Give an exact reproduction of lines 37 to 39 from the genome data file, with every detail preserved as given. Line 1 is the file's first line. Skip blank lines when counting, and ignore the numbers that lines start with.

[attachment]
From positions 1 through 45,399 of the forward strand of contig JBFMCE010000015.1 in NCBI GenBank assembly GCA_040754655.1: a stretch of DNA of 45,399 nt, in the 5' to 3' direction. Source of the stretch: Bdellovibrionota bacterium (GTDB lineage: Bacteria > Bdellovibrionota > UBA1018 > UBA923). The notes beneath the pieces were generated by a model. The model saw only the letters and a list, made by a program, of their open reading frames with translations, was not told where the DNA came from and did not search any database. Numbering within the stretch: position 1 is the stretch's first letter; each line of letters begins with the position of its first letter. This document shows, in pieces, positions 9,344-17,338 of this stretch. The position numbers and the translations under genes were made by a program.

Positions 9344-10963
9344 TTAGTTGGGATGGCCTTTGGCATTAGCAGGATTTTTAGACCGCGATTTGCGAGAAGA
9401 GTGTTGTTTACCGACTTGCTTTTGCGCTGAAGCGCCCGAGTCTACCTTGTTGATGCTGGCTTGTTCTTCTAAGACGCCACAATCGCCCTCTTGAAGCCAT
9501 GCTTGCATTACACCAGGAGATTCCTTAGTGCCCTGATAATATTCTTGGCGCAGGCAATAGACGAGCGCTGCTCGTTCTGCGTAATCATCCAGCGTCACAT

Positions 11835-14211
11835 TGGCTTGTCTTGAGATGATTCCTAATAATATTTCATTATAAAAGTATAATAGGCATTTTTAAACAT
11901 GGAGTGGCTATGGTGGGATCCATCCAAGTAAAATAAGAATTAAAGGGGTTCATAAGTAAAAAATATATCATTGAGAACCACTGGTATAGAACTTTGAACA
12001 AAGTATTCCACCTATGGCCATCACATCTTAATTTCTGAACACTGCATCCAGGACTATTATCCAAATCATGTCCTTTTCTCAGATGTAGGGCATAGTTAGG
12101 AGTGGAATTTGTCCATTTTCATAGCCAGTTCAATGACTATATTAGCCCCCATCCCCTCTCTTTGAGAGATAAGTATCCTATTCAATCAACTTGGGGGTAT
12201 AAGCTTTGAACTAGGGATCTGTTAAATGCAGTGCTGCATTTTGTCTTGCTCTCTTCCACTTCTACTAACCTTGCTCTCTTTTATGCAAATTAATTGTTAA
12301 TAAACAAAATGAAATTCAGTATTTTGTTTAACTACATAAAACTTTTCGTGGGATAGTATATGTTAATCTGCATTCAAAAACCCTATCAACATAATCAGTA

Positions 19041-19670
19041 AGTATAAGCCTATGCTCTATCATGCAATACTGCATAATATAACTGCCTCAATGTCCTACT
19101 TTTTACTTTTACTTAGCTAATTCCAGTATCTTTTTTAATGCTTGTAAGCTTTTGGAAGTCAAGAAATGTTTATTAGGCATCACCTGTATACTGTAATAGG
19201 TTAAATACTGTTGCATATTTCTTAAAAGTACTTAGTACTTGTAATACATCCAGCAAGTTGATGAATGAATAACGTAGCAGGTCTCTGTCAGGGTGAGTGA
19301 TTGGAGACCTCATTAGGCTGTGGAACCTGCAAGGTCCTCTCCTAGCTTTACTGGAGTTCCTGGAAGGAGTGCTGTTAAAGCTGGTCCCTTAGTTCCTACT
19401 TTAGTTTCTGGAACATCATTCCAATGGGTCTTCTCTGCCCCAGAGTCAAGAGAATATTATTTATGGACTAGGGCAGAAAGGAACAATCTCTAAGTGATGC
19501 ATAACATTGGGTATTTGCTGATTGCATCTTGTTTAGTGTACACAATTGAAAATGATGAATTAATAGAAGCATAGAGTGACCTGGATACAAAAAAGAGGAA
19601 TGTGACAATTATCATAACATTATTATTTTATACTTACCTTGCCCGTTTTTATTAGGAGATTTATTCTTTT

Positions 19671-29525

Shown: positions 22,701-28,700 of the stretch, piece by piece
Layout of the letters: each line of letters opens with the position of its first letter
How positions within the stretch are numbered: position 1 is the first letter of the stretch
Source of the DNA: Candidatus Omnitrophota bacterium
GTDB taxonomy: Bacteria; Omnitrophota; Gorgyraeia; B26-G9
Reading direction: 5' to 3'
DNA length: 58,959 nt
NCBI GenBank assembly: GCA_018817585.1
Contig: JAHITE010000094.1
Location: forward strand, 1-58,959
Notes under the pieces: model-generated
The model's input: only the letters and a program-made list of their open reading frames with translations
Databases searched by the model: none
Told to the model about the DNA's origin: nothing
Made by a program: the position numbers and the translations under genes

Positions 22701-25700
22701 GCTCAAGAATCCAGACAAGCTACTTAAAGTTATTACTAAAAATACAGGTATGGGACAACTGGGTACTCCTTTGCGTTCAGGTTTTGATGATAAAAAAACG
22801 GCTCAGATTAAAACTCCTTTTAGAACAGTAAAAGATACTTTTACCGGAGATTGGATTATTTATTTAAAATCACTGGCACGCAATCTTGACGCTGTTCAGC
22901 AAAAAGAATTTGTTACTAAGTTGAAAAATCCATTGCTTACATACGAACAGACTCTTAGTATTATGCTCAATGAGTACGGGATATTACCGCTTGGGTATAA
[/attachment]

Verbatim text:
Positions 22701-25700
22701 GCTCAAGAATCCAGACAAGCTACTTAAAGTTATTACTAAAAATACAGGTATGGGACAACTGGGTACTCCTTTGCGTTCAGGTTTTGATGATAAAAAAACG
22801 GCTCAGATTAAAACTCCTTTTAGAACAGTAAAAGATACTTTTACCGGAGATTGGATTATTTATTTAAAATCACTGGCACGCAATCTTGACGCTGTTCAGC